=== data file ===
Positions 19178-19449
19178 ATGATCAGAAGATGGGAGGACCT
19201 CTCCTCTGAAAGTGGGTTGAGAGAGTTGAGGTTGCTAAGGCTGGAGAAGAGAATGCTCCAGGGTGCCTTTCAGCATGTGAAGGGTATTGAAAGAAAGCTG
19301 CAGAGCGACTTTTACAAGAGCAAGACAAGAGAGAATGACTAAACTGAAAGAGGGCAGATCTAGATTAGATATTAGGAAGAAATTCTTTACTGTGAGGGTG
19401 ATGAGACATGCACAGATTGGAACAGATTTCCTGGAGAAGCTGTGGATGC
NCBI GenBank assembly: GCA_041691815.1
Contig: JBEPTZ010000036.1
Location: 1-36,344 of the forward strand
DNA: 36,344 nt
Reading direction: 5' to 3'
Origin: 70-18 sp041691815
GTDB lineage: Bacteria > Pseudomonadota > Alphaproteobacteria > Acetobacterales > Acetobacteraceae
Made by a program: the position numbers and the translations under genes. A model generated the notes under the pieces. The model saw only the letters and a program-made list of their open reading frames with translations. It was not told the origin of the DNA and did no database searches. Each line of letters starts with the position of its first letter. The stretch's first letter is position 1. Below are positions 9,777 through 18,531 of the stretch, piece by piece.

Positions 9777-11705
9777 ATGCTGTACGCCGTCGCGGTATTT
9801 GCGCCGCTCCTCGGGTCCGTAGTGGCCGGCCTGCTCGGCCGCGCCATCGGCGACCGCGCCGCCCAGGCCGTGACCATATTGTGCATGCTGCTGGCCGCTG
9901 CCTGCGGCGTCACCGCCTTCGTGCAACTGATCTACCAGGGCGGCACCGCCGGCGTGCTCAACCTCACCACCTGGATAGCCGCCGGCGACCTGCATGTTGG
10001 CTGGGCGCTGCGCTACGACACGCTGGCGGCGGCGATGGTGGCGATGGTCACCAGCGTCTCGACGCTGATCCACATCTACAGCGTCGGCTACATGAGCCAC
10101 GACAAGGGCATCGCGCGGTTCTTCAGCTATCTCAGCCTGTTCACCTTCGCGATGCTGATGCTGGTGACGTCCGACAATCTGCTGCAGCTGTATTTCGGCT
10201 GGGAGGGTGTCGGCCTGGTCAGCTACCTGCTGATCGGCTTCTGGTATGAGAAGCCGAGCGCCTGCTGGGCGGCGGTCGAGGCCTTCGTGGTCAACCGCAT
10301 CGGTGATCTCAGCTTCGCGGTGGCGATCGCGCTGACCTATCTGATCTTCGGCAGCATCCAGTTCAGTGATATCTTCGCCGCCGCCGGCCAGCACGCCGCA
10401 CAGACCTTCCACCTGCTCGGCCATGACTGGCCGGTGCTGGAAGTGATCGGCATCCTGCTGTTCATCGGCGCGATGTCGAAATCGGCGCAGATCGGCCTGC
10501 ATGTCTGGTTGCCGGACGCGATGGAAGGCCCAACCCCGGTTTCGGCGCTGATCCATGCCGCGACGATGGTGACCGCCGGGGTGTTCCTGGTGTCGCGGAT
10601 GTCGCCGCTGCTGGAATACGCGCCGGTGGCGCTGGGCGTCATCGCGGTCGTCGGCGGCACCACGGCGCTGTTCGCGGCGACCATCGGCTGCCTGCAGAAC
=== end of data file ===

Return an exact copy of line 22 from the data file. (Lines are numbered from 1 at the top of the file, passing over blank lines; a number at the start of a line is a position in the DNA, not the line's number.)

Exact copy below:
10401 CAGACCTTCCACCTGCTCGGCCATGACTGGCCGGTGCTGGAAGTGATCGGCATCCTGCTGTTCATCGGCGCGATGTCGAAATCGGCGCAGATCGGCCTGC